Sen. David Vitter, R-La., in his first reaction to the recent prostitution scandal among Secret Service and military personnel in Colombia, called the incident “a very, very serious situation” but skirted specific questions about involvement of the military, which he oversees as a member of the Senate’s Armed Services Committee.That's actually an impressive level of control, on Vitter's part. Every time someone mentions prostitution in a political discussion, I always expect the good senator to bolt from his chair and leap out the nearest window.
Bonus points to NPR's Andrea Seabrook, who no doubt will get a stern talking to even though this is probably the most diplomatic phrasing you could possibly ask for:
NPR congressional correspondent Andrea Seabrook predicted Friday this would be Vitter’s reaction when she addressed a crowd at WRKF’s Distinguished Speaker Series.Well, he did address it, to be fair. He said he was really sorry, and then Jesus and the Republicans forgave him because the GOP couldn't find a single Republican in the state who wasn't a bigger jackass than he was. It's not the same as doing jail time or having to resign, but hey—when people bring up prostitution, he gets vaguely uncomfortable now. Isn't that punishment enough?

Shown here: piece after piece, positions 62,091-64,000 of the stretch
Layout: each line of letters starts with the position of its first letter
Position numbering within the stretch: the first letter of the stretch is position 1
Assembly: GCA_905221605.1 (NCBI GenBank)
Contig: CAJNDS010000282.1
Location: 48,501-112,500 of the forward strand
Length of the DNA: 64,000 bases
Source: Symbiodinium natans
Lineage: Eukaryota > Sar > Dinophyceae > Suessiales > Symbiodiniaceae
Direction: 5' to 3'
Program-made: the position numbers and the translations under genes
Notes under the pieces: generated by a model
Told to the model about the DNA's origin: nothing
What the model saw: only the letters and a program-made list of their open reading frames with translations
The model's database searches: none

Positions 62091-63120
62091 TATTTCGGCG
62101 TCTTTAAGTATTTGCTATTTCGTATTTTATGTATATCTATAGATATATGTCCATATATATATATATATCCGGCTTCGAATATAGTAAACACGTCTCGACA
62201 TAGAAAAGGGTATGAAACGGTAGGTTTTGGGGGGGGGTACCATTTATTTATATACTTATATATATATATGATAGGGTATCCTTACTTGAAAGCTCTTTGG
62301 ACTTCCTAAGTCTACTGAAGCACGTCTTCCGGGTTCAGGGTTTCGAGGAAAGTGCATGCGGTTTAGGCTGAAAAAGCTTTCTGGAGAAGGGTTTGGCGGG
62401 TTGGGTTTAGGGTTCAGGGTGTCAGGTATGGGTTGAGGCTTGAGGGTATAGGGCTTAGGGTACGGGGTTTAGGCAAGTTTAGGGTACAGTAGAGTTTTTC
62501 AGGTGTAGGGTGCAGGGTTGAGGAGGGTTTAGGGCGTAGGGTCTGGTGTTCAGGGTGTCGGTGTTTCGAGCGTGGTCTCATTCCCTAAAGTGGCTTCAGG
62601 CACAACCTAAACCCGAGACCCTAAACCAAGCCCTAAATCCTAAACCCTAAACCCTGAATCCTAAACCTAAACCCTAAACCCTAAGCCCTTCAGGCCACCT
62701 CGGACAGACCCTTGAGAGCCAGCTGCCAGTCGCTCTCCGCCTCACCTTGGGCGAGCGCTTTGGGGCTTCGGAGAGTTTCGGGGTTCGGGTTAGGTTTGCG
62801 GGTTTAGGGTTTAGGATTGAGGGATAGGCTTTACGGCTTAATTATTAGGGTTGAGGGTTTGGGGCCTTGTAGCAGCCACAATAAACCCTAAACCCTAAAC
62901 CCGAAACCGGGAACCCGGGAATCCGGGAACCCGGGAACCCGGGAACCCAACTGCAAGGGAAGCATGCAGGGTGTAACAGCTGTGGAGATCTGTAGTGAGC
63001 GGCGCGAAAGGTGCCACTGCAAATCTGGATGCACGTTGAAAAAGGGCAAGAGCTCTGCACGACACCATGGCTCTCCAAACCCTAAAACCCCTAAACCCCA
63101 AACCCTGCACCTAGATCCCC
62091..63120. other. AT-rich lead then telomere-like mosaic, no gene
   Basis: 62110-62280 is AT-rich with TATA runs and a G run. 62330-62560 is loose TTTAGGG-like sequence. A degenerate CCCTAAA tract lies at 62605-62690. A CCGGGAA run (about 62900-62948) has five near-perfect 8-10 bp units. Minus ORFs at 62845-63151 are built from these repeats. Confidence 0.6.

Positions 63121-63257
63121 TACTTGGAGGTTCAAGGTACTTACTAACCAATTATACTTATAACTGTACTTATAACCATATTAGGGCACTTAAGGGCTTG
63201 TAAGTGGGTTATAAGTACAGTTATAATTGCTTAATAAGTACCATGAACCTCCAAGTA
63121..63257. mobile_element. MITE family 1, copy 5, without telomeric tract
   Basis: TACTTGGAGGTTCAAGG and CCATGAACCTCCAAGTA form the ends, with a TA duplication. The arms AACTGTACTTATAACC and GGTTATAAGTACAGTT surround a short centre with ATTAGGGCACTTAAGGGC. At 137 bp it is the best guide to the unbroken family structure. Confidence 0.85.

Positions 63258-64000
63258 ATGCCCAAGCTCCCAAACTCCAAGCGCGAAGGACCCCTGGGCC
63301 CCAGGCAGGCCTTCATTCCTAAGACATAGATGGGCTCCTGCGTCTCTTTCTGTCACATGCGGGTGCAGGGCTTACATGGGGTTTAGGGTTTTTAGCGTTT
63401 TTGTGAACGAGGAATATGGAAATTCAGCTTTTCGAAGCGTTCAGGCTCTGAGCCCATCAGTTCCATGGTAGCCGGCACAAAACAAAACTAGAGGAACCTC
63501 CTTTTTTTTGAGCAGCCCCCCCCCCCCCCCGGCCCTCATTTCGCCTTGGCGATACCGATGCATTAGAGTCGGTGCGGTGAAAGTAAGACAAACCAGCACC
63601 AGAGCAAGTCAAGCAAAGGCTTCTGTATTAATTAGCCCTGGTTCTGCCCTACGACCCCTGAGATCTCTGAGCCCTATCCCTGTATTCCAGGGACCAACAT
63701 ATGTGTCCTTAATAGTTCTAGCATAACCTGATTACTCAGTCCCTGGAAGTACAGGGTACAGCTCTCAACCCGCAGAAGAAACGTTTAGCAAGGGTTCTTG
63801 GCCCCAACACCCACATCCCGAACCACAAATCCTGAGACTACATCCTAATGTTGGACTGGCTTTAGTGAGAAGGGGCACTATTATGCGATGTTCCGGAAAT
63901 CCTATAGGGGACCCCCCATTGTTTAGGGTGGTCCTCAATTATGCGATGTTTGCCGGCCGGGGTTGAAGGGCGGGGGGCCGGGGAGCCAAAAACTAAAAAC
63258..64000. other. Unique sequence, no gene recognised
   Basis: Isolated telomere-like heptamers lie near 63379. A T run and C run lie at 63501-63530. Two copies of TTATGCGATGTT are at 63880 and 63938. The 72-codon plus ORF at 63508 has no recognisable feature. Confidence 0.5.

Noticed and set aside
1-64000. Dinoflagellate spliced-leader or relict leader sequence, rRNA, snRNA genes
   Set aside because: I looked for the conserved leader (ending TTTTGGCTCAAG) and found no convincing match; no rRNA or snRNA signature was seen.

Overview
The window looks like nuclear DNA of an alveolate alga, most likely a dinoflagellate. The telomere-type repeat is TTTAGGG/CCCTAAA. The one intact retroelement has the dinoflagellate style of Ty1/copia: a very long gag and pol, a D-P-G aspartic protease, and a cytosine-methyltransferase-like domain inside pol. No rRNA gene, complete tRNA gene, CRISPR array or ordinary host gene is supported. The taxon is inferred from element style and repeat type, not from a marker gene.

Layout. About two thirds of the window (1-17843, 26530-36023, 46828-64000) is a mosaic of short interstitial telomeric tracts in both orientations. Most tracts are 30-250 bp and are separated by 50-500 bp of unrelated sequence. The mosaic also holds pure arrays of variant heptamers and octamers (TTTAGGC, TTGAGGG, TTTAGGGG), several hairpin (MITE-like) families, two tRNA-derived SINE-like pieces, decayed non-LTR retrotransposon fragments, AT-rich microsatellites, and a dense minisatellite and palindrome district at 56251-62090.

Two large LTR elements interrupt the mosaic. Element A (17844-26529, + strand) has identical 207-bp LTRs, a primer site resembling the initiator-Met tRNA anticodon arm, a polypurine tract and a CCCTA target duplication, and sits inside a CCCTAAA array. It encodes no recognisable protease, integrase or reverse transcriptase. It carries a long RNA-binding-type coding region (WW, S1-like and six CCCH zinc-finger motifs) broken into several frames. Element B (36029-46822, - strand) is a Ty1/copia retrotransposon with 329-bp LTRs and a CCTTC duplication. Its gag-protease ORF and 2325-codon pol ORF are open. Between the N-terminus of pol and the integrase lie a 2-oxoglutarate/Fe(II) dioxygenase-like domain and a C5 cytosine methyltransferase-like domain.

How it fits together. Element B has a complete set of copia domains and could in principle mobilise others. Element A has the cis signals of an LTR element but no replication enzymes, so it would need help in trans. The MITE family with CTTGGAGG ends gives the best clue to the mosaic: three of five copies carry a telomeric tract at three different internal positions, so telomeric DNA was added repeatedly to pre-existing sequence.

“Your senator is in a very bad position because he cannot address the Secret Service scandal,” Seabrook said in response to a question from the audience. “He would be a natural person to come to. ... He used to see prostitutes in D.C. but has never addressed that.”